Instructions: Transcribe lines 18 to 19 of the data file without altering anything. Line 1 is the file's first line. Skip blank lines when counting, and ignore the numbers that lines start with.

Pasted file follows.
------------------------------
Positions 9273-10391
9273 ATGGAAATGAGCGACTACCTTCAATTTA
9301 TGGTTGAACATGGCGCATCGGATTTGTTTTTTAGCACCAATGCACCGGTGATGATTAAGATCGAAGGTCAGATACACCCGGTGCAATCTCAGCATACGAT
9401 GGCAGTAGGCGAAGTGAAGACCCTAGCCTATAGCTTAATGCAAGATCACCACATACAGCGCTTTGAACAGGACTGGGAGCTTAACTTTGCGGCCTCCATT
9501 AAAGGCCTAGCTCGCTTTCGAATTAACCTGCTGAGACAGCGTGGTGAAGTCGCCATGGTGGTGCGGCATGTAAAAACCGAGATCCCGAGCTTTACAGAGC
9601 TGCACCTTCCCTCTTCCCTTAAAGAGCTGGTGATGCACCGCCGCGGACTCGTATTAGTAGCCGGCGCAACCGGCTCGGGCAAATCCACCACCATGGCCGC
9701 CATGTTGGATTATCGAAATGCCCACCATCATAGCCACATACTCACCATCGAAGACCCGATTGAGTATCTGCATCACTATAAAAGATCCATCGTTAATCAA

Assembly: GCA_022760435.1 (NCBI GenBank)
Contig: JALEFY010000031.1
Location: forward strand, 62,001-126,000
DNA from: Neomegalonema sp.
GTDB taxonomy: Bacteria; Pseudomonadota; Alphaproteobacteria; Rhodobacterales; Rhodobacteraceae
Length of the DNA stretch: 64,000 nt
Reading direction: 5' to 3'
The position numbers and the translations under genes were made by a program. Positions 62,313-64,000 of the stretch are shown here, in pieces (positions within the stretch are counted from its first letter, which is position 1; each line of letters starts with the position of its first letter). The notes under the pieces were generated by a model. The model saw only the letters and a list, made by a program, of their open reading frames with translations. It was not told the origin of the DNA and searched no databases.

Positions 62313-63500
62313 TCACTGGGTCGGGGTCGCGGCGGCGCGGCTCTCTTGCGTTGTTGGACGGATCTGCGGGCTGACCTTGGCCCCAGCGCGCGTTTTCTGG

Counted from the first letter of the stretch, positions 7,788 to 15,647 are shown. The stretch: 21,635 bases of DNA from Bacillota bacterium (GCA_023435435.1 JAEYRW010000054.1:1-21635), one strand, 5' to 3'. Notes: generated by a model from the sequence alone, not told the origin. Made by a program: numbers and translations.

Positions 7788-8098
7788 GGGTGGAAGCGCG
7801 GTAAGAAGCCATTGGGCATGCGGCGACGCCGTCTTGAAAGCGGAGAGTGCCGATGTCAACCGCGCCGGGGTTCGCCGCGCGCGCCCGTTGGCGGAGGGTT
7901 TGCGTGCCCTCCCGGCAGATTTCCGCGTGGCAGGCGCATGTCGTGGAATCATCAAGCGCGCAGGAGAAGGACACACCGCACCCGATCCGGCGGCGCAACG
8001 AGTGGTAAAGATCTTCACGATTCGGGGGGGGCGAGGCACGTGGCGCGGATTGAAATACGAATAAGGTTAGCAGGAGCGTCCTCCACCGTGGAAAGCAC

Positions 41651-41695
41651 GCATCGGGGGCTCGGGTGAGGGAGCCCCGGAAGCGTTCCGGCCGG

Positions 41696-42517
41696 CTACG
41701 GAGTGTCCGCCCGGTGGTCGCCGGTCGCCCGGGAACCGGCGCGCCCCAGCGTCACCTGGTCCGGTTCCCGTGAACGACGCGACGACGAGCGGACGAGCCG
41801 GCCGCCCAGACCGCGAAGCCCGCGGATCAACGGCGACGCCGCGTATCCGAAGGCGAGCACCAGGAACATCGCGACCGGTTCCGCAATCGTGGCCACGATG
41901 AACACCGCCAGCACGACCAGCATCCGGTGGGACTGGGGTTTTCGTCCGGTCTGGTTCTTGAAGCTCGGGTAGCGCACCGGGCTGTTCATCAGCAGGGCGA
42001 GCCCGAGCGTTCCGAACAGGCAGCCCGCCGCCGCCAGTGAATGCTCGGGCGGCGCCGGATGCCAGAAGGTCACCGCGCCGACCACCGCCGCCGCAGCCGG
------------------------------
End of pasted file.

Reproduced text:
Counted from the first letter of the stretch, positions 7,788 to 15,647 are shown. The stretch: 21,635 bases of DNA from Bacillota bacterium (GCA_023435435.1 JAEYRW010000054.1:1-21635), one strand, 5' to 3'. Notes: generated by a model from the sequence alone, not told the origin. Made by a program: numbers and translations.

Positions 7788-8098